Last December, it was Word 2007. Two weeks later, it was Outlook 2003. Out of the blue, a program that worked just fine yesterday freezes up today.
A few days ago, I described how to force Windows to. That fix might get you out the door quicker, but it doesn't address the source of the problem.
Unfortunately, determining the source of a hung application usually requires quite a bit of detective work. If the problem is widespread, chances are Microsoft and any other hardware or software vendors affected will do their best to make a fix available as quickly as possible--at least in the computer utopia that exists in my dreams. Most of these mystery freezes are uncommon and specific to a particular PC configuration, such as the driver for a certain model printer conflicting with a recent Windows security update, causing some functions in Windows Explorer to stop working (an instance described in a recent Microsoft knowledgebase article).
Step one: search the error code
When a program conks out, you usually see a window open with some error message, often including a code number. Enter the message and number in your favorite Web search engine and look for a link to an explanation, which may include a fix. This approach is more miss than hit, unfortunately. Gregory Braun's free Error Messages for Windows utility lists Windows error messages by their code numbers, but it doesn't help you find the source of the error.
The usual suspects
The most obvious thing to check is for a malware infestation. Update your antivirus program's definitions and perform a full system scan. You're far from certain to discover any problems, but at least you can rule out a virus as the cause.
Often the problem is not the software's fault. Bad memory modules cause many programs to hang. Chris Brady's Memtest86 is a free program that diagnoses memory problems, though it requires that you copy its files to a floppy disk or disk partition, and then run the program from there. Microsoft's Windows Memory Diagnostic loads easier onto a floppy or CD from which you boot to run its tests automatically.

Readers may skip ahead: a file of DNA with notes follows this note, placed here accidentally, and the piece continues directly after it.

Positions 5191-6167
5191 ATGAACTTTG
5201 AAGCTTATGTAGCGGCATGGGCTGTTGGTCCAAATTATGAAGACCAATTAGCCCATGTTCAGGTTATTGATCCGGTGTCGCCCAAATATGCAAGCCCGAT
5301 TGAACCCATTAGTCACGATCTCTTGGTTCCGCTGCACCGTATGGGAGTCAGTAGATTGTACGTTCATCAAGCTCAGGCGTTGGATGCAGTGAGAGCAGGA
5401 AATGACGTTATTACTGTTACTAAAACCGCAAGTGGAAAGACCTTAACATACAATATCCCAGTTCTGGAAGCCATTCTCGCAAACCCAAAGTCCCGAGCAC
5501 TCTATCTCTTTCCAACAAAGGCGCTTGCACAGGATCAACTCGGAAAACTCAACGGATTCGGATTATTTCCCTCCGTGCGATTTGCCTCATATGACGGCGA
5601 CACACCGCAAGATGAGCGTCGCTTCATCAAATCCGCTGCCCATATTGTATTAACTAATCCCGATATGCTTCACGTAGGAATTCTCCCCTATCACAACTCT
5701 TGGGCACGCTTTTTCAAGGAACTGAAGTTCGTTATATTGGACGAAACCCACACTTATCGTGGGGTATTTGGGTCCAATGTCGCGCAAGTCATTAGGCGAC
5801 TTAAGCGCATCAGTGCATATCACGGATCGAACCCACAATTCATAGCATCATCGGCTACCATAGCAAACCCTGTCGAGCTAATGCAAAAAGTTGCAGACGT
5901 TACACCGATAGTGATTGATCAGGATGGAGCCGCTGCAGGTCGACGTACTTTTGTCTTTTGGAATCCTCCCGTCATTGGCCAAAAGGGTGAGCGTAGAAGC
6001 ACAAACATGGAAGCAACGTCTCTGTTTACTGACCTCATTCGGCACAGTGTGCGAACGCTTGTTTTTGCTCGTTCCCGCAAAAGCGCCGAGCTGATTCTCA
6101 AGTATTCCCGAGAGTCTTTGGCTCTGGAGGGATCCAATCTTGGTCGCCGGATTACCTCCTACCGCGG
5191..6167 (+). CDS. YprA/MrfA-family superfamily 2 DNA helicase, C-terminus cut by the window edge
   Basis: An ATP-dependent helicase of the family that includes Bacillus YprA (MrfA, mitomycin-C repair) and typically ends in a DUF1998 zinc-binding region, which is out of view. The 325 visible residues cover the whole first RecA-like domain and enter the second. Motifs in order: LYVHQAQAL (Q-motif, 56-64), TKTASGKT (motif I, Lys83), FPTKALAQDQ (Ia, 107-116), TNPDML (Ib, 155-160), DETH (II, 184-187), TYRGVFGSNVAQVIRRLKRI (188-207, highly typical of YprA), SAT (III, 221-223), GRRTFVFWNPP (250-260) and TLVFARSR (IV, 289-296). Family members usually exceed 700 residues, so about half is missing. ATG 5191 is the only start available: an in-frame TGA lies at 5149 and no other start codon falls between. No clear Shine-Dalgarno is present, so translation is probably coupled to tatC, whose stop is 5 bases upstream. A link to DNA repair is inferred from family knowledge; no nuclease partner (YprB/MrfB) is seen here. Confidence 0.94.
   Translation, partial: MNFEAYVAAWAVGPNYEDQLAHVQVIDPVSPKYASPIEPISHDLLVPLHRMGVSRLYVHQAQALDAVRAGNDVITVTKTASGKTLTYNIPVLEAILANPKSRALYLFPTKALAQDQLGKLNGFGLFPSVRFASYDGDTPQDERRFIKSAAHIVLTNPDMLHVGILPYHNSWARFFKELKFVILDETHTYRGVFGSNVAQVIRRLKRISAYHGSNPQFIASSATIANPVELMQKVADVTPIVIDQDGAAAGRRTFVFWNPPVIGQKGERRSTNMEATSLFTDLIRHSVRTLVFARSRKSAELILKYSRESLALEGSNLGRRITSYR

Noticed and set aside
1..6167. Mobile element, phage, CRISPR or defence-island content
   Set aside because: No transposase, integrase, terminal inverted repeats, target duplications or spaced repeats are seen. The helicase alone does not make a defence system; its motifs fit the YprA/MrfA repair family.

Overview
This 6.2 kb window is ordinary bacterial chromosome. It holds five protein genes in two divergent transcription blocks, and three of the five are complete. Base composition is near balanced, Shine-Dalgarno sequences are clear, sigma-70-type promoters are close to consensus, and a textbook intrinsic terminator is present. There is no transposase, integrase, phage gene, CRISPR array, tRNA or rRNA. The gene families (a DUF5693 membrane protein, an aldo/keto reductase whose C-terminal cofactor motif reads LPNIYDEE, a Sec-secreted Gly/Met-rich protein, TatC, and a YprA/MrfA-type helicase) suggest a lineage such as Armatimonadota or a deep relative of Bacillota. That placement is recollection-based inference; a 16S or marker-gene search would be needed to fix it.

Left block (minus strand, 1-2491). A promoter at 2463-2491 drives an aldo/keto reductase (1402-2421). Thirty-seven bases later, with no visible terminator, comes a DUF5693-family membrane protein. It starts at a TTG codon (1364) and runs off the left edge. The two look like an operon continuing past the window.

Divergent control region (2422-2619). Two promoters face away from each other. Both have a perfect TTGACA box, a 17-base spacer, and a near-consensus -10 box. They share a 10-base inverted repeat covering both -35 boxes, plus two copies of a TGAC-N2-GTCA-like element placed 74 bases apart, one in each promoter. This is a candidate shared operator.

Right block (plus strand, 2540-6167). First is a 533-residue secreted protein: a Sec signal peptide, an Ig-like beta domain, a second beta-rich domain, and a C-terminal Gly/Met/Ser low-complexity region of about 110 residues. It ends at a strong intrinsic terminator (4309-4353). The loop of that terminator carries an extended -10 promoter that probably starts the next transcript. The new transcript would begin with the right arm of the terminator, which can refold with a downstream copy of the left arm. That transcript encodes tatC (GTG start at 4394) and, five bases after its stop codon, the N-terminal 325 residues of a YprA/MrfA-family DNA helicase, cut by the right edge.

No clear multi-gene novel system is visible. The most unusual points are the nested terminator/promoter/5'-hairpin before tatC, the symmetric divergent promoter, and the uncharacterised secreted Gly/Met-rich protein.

Another common crash culprit is an out-of-date video driver. To find your video-display make and model, right-click My Computer (XP) or Computer (Vista) and choose Manage > Device manager > Display adapters. Double-click the entry, choose the Driver tab, and note the driver version. Now visit the vendor's site and look for an update for the driver. (This also applies to drivers for other hardware devices.)
If your browser is crashing, disable your toolbar add-ons one at a time to determine whether one of them is causing the problem. You can disable add-ons in Internet Explorer 7 by clicking Tools > Manage Add-ons > Enable or disable add-ons, and then selecting them one at a time and choosing Disable. When you're done, click OK.
To disable add-ons and toolbars in Mozilla Firefox 2, click Tools > Add-ons, select the add-ons one at a time, and choose Disable.
To report or not to report
The Microsoft Online Crash Analysis site lets you upload your error reports and view an analysis of them, but it requires a Microsoft Passport account (Hotmail, Live, or MSN). You must also send your error reports to Microsoft whenever a crash occurs; most of us click Don't Send out of habit when the dialog box pops up. I had high hopes for this service, but after a recent crash of my XP system (caused by a bad program uninstall), it was no help whatsoever.
To disable error reporting in Windows XP, right-click My Computer, choose Properties > Advanced > Error Reporting, and click Disable error reporting. In Vista, press the Windows key, type Problem Reports and Solutions, and press Enter. Click Change settings in the left pane, choose Advanced settings, and click Change setting to the right of "For all users and programs, problem reporting is set to On." Choose Off, and close all the dialog boxes.
Tomorrow: Microsoft's one-stop shutdown-maintenance utility for XP.